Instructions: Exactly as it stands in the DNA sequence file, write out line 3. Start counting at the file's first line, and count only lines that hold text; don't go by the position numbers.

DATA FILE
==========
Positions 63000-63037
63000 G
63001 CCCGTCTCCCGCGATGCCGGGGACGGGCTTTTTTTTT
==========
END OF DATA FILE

63001 CCCGTCTCCCGCGATGCCGGGGACGGGCTTTTTTTTT